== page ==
Surrey CC & the National Trust are clearly well behind cycling.

Surrey CC are already signed up to the the RideLondon-Surrey for another 4 years.

Surrey Police have a DCC who is a former cyclist who understands the issues and is keen on cyclists behaving correctly on the roads.

BC made the point that 9/10 of their adult members are also drivers.

The Bad

A new (to me anyway), worrying, argument that was mentioned a couple of times is that not all roads are suitable for bikes! Um, hang on a minute, last time I looked, and as the man from SUSTRANS pointed out, all roads are suitable bikes (except the obvious exceptions such as motorways). Some of the anti-cycling brigade seem to think bikes shouldn’t be allowed on single-track roads or country lanes because they get in the way of cars. I’m not making this up, people actually said words to this effect. Indeed, a lot of the anti-cycling points were framed against the unspoken assumption that the roads are for cars and cyclists are in the way.

Someone suggested all bikes should be registered – a ridiculously bureaucratic suggestion that solves what problem?

Drivers & elderly drivers are too scared to overtake cyclists or are intimidated by sharing the roads with cyclists. Um, I think these people need a re-test or should consider handing their license in if they are not competent enough to drive in an assured and safe manner.

Cyclists being blamed for spooking horses. Yes, cyclists can spook horses, as can cars, motorbikes and anything else that surprises them. IH seemed to say 3 horses had been spooked by cyclists and died, but he needs to cite his source for this statement. Most cyclists, like car drivers, will slow down an leave ample space when passing horses.

The Rest of the Strategy

Well the rest of the strategy, including proper infrastructure, health benefits, off-road cycling, getting children cycling and so on wasn’t really debated much except for a short time towards the end which was slightly disappointing as it is full of some rather promising ideas in a lot of these areas.

That’s about as much as I can remember – listen again online for the full debate: http://www.bbc.co.uk/programmes/p01k5y0c


It was a useful debate, conducted in a calm and adult manner, although focused somewhat rather too much on the RideLondon and closed roads to start with. Some outrageous claims and numbers (with no evidence) were banded about by the anti-cycling brigade as well as the usual hearsay and 2nd hand stories about “lycra louts” that cyclists have, sadly, become accustomed to in this type of discussion.

What Surrey CC are trying to do is quite commendable, particularly if it results in a material improvement in road cycling infrastructure and increased participation levels.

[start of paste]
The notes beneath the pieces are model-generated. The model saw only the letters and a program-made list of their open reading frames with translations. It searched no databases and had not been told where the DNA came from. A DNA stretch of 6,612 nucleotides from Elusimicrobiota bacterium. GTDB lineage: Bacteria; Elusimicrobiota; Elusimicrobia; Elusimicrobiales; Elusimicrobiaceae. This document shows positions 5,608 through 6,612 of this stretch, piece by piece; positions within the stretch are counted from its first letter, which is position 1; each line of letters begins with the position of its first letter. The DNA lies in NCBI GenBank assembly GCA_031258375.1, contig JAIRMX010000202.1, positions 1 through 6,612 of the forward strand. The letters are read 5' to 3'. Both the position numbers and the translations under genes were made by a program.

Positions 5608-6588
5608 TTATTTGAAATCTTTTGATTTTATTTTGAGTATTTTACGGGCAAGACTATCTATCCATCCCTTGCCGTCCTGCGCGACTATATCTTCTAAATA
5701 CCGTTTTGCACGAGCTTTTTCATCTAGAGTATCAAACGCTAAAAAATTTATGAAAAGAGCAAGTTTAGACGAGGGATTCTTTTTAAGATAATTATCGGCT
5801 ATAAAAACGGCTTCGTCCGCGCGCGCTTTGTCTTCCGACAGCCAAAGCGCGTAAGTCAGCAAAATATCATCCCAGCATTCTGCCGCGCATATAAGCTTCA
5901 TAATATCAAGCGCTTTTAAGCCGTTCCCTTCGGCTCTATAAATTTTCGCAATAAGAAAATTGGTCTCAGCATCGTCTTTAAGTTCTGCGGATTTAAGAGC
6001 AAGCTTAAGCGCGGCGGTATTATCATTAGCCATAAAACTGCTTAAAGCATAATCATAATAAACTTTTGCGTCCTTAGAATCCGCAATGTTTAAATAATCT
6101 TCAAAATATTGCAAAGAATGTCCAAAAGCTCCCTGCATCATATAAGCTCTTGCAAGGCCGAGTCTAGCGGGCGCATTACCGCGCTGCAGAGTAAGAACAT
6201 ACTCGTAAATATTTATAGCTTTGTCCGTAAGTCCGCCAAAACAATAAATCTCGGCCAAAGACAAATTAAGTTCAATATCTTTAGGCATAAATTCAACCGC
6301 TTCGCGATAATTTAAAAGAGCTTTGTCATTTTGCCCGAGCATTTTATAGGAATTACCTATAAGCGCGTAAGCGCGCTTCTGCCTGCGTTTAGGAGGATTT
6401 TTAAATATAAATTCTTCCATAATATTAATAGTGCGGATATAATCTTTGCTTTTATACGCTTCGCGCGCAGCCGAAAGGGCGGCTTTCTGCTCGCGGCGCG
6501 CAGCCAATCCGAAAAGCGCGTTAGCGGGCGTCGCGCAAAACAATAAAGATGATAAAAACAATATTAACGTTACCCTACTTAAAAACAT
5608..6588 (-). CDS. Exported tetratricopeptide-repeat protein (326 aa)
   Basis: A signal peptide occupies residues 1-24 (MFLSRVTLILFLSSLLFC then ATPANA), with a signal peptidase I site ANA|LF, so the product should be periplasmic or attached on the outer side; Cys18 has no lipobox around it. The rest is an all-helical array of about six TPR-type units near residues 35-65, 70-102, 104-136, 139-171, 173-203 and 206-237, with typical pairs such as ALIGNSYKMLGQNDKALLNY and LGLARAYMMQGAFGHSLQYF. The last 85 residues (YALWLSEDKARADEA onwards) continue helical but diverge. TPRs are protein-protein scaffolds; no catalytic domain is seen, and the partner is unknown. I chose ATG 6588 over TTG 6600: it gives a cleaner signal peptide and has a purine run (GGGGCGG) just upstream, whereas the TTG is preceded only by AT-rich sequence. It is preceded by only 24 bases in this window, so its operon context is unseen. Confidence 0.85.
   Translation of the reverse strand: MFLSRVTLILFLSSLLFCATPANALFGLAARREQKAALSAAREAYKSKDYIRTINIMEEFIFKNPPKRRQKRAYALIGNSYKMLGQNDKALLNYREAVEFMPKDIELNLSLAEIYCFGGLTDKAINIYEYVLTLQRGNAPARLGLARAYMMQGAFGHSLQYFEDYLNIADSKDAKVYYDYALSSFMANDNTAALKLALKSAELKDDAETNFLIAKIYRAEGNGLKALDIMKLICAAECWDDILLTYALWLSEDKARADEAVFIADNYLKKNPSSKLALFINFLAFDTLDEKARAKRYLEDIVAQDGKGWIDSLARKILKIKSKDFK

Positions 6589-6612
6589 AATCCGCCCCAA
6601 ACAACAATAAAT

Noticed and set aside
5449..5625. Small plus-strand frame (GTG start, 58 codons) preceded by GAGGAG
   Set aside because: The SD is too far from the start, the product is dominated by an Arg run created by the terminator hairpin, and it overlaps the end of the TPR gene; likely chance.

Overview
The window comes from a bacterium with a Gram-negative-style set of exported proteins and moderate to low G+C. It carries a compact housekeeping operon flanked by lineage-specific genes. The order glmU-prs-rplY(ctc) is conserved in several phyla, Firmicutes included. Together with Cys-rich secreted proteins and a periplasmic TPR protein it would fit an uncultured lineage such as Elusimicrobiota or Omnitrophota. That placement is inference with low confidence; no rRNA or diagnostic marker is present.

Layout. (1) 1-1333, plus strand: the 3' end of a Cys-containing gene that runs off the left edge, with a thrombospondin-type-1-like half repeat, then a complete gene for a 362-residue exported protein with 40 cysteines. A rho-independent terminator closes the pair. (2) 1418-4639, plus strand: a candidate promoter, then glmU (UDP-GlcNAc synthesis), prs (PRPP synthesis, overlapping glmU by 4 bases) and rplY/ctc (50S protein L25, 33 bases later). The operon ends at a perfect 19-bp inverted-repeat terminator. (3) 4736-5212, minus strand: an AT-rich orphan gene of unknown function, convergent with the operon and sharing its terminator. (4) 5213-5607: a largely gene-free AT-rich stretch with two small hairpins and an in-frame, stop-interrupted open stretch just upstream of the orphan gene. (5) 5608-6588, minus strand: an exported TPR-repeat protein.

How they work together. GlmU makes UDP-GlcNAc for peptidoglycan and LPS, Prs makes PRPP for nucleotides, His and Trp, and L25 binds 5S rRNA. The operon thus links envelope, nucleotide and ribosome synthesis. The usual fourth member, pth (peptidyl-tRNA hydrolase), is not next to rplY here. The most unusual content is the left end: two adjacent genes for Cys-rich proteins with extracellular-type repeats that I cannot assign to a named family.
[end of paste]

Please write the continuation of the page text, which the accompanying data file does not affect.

Off-road cycling and mountain biking are in the strategy and, really, what could be safer than cycling in the countryside away from the traffic completely? It’s an area I feel should have more focus and money.

Give Your Views

Please complete the survey with your views on the strategy: https://www.surveymonkey.com/s/Individual-Consulation


Crowd-Sourced Trail Conditions

April 14th, 2013

I was at a bit of a loose end this weekend due to a chesty cough preventing me from going biking. So I spent my time doing something decidedly geeky (but also pretty cool if I do say so myself!).

Inspired by the Swinley Bog Index, I decided to create a “crowd-sourced” (that’s the buzz-word to describe it) indicator of what the current trail conditions in the Surrey Hills are like.

Basically, what it does is connect to Twitter, find tweets that are in the correct format, then works out an average rating.

You can see the resulting page here: http://conditions.surreyhillsmtber.co.uk

Use the hashtag #surreyhillstrailsOf course, these sort of things only work if people contribute. If you’re on Twitter, here’s how to get involved:

Send a tweet containing the hashtag #surreyhillstrails followed by your rating of the conditions from 1 to 10 (where 1 = worst possible and 10 = perfect) and you can follow it with some comments if you want

e.g. “#surreyhillstrails 9 Great day riding today, trails were dry, grippy and fast!”


Castelli Sorpasso Bibtight Review

April 9th, 2013

Product: Castelli Sorpasso Bibtight
Price: £150 RRP (but shop around)
Review Type: Medium-Long Term (7 months)

The Castelli Sorpasso Bibtights are the perfect piece of clothing for when the temperature drops too low for shorts – superb fit, comfort and performance – but at a price if you pay full RRP.